Children do grieve their losses. You may wonder how or what they feel as you watch them play or sleep soundly after a tragedy. But don’t move on too quickly. For young hearts and minds, the process often happens very differently from the grown-ups in charge because children don’t grieve like adults. Our outward reactions and verbal responses can have little in common with the silent, distracted, or magical expressions of children.
Young people are developing and changeable. Their emotions are often tucked inside as they try to work through their limited understanding. Concepts like death, deprivation, bereavement, and permanence take time to parse out. Sometimes the feelings and emotions are too big for kids to manage on their own. Sometimes, it will take them years to work through it all.
And sometimes, adults can make the mistake of thinking that the kids are alright because their grief seems invisible or kids are “resilient” and somehow incapable of grasping the depth of the loss.
Grieving Children Need Time and Respect from Grown-Ups
First and foremost, children need to
- process the loss of a loved one
- cope with the changes the loss creates
It’s important to recognize that children need to work through grief on their own terms, in their own way. Do they hurt on the inside but feel worried about adding to the pain of the grown-ups around them? Are they overwhelmed and unsure of how to verbalize their thoughts? Is the child in need of a break from all the loss-related change and upset?
It is hard to know if you don’t understand some key things about child grief. Thus, you must embrace several key ideas regarding their expression of loss. With these things in mind, you can become:
- a reliable source of comfort,
- a partner in their recovery, and
- a springboard in their forward movement.
Key Ways that Children Don’t Grieve Like Adults
Sometimes Grief is Internal and Quiet…Sometimes it Looks Like Recess
Children need time to process new information. How they do so, isn’t always through lots of questions and information gathering. Children often accept a situation and process it through their current life lens. That view may be cloudy, incomplete, or otherwise distorted, but it is theirs.
For a while, you may see children just sitting quietly or pulling away with few words or tears. Sometimes they may seem to forget their grief and play joyfully in the park. Don’t be fooled into thinking that the wheels aren’t spinning in their brains or that loss isn’t impacting them.
Age Matters When it Comes to Grief
Grief might look very different in the mind and body of a 4-year-old. They will not think of death like a 7-year-old. The former may regress into toddler behavior and bewetting while the latter might become super curious about death or complain of recurring physical aches and pains.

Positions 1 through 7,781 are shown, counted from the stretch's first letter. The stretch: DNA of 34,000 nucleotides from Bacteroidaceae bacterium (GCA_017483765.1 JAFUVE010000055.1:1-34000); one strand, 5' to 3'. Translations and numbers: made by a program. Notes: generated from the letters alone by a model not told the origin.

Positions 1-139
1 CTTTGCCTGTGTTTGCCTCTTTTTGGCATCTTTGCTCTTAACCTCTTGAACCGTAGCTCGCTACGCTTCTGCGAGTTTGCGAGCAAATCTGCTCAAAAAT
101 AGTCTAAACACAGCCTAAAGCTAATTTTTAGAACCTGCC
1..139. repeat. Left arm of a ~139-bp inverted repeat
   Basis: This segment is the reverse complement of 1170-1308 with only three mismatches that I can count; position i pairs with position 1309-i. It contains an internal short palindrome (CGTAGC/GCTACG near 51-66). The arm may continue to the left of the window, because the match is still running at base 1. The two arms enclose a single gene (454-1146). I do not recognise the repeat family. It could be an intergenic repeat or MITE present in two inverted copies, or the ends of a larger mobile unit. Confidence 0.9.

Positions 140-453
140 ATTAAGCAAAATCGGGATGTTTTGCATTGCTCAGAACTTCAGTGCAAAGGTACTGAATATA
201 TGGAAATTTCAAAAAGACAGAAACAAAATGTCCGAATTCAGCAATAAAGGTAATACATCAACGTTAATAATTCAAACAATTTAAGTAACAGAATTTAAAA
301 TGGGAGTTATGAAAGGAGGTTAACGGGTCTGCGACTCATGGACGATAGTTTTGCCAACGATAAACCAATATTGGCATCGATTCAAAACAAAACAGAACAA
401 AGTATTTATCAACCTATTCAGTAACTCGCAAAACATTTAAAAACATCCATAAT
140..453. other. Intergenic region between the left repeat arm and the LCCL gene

It’s important to pay attention to the age of a child coping with loss and manage your expectations. Patience is key. The idea that grief must come with a timeline is unnecessary pressure on both kids and adults.
Grief Goes Round and Round
Grief is often described as wave-like among adults. It washes over us in varying degrees at various times. For a child, it might be better described as a cyclical experience. Grief gets experienced repeatedly as they develop and their young minds apply newfound knowledge and deepened understanding to their loss. Children don’t grieve like adults but the process is similar.
Children Face Certain Bereavement Barriers
It is important to remember too that, children aren’t in control of much when it comes to grief. The acceptance and processing of loss done by adults are sometimes not available to children because well-meaning grown-ups get in the way. In fact, grown-ups may actively try to temper a child’s hurt and worry with soft, inaccurate language and vague explanations.
This can confuse the grieving process leading to some inaccurate, unhelpful, or even scary assumptions about the loss. Children need clarity and specific, age-appropriate language. This helps them integrate their new grief state productively.
Lack of Safety and Loss Are Deeply Connected
Children need to feel safe. Loss can rattle their worlds. They may be very reactive or very withdrawn if they don’t know they are safe to express their feelings. Grown-ups know that the grief season will come and go. Children must be reassured and encouraged to share and accept comfort, even if that security is offered by someone new or in new ways.
Therapy Can Help
Children do mourn. Sometimes it looks like tantrums and tears. Sometimes it looks like a playground-escape and whimsical ideas about a lost loved one’s whereabouts. Regardless, they need the adults in their lives to understand and guide them.
When we realize we don’t need to prod them toward adult expression, we’re all able to accept and appreciate the lessons that come with letting go.
Still, you might need support too. It is important to acknowledge that helping yourself and helping your child through loss at the same time isn’t easy. Therefore, it may be wise, to seek out further help from a professional. Don’t be afraid to reach out to a therapist. Encourage your child to participate in child counseling too. We’re here for you.